Jer. 23:6 does not talk about Jesus because it says: “this is his name whereby he shall be called, The Lord Our Righteousness.” Jesus was never called by this name or title in his lifetime as New Testament depicted.  What is your response?


As they say, lack of evidence is not evidence of lack.  Let me assume, for the sake of argument, that Jesus is not recorded as being called “The Lord Our Righteousness” in the New Testament.  Does this prove that he was not called by this name in his lifetime?  It is reasonable to suppose that many names were used of Jesus during his lifetime which are not recorded in the Scripture.  This is a TRULY weak argument that Jeremiah 23:6 is not talking about Jesus.  Besides, let us call him The Lord Our Righteousness today.  That is what Jesus is!  Jeremiah 23:6 is not a prophecy that the Messiah will be called this during his lifetime and that the label will enter the New Testament.  It is a prophecy that he will be called this name.  Well, I am calling him this right now, so the prophecy is fulfilled!
Besides, a look at Jeremiah 23:5-6 makes this quite obviously a messianic prophecy.  ALL Jews who believed in the Messiah would have agreed that this is a messianic prophecy.  The Jews called their Messiah the Son of David.  That the Messiah is the Righteous Branch is established by multiple other messianic passages, such as Isaiah.  Isaiah 11:1, Isaiah 11:10, and Zechariah 6:12 are examples that prove that the Messiah is known as the Branch, and the root of Jesse (the father of David).  I would argue that Isaiah 11 and Zechariah 6 are evidence that Jeremiah 23:6 is also a messianic passage.  Again, look at Jeremiah 23:5-6. It is about a “king who will reign wisely.”  It is about a king through whom “Judah will be saved.”  Besides, Jesus is in fact Lord, and Jesus is a Righteous Savior.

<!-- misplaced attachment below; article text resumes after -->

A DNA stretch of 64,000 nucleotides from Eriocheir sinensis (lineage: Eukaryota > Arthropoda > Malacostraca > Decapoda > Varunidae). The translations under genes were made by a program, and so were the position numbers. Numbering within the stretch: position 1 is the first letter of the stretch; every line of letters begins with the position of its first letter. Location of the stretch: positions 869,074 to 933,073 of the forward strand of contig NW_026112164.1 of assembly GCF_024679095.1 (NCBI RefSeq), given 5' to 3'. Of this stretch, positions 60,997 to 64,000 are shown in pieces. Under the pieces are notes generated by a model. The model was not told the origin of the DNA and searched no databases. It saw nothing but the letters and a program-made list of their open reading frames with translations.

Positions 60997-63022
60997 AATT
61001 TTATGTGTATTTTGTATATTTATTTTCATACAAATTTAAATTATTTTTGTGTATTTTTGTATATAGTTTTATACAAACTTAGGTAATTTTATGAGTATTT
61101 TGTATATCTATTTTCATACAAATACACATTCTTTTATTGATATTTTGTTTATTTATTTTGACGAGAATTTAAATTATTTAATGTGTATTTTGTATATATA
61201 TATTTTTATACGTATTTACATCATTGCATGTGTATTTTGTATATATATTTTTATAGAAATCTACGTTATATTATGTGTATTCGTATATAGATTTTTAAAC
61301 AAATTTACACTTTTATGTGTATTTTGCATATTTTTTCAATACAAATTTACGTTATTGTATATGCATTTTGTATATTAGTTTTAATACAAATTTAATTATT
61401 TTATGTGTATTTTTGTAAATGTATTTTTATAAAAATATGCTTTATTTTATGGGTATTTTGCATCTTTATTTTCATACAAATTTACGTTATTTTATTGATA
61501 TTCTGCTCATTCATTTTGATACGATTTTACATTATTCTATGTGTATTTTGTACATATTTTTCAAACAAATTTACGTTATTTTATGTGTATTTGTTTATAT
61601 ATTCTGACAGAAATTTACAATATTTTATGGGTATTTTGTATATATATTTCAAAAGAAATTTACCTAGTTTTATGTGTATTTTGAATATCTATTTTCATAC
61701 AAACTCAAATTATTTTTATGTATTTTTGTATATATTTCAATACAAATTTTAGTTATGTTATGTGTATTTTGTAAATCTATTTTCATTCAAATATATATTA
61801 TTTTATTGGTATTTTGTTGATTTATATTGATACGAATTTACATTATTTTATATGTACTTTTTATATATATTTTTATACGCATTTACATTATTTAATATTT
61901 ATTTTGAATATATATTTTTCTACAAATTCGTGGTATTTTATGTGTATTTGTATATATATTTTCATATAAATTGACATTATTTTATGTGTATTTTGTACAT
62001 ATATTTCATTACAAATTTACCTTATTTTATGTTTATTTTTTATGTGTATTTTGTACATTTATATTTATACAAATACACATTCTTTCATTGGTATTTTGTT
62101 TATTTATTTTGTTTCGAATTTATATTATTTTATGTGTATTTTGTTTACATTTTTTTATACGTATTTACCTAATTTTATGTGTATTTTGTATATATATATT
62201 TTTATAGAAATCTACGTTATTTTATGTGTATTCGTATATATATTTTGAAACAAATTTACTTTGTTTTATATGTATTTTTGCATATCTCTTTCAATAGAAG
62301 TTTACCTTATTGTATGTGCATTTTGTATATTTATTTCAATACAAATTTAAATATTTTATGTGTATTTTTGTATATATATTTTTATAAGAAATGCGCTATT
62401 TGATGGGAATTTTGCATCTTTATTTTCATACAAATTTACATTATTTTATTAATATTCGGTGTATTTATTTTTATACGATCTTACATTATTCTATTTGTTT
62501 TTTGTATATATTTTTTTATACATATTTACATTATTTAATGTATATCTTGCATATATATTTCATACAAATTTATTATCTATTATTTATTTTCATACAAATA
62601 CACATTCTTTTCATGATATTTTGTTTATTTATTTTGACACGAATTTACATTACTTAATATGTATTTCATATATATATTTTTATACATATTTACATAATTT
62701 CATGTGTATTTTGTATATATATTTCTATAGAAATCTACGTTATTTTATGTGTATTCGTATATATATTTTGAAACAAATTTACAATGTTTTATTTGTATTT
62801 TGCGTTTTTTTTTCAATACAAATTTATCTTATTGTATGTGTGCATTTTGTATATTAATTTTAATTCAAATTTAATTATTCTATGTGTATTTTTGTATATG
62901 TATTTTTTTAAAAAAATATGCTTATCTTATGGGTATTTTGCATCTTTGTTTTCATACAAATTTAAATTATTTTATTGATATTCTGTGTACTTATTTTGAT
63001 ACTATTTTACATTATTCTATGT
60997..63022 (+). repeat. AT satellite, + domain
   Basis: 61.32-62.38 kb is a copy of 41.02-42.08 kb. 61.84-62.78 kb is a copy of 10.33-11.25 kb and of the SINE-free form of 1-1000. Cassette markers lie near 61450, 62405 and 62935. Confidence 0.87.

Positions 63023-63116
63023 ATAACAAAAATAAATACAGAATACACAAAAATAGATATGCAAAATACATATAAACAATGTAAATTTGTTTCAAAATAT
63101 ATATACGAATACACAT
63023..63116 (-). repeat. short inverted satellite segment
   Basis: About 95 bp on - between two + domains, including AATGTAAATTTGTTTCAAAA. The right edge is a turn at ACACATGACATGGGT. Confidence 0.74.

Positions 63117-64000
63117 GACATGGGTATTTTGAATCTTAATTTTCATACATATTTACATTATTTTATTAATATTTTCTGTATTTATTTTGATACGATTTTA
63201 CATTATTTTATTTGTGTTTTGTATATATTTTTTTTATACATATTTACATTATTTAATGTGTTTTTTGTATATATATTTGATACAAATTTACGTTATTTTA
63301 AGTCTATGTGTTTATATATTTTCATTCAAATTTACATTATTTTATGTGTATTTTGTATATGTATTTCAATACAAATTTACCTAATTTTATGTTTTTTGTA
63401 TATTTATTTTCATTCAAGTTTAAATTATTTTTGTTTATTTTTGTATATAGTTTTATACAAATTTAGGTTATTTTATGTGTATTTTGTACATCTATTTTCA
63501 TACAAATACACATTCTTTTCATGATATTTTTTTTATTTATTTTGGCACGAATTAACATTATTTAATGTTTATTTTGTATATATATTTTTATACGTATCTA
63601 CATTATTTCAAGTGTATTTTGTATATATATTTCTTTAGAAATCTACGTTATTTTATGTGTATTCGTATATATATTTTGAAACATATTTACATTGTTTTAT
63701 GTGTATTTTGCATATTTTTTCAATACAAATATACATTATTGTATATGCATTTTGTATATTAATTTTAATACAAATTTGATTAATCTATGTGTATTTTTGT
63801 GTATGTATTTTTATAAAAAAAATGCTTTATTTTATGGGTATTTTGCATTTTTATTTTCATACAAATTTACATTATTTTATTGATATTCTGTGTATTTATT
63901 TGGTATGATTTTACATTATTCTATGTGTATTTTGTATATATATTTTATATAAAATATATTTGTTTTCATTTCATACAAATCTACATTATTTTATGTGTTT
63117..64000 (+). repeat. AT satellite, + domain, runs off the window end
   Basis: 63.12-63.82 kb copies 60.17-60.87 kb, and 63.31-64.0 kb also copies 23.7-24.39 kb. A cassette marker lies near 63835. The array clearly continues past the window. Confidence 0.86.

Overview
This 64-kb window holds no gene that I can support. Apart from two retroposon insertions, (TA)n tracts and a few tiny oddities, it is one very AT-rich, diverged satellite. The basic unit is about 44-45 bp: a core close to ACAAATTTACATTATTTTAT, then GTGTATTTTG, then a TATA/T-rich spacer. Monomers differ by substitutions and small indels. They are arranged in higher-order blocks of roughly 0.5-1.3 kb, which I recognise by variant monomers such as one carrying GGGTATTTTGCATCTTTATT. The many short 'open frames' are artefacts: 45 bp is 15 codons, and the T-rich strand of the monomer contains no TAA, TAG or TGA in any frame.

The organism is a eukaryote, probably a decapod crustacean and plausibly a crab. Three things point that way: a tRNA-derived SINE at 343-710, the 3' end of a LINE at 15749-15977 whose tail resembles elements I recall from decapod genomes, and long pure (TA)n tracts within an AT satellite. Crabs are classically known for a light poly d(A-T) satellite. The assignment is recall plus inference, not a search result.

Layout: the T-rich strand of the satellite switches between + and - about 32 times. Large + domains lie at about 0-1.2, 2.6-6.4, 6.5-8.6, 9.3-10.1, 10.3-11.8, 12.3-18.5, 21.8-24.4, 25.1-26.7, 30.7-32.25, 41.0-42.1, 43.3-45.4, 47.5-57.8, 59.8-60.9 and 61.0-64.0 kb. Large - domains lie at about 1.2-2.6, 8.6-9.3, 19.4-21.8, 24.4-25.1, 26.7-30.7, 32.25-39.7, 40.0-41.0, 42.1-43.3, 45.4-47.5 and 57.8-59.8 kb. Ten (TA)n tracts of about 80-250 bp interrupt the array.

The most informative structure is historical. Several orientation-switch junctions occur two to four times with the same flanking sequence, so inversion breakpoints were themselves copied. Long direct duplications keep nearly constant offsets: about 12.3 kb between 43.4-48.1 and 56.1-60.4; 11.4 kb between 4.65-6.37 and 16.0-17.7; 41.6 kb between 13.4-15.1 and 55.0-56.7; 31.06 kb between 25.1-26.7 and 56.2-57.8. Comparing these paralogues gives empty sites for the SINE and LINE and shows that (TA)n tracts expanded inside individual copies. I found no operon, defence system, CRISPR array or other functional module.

This argument that Jeremiah 23:6 is not a messianic prophecy because the actual phrase “The Lord our Righteousness” is not found in the New Testament is so weak that it has every appearance of being made, not because of the evidence, but as a desperate ad hoc argument against the Christian claim that Jesus is the Messiah—one that only a pre-decided enemy of Christianity would be willing to use.  The argument is so weak that, to me, it is really a reverse argument FOR Jesus being the Messiah.
John Oakes

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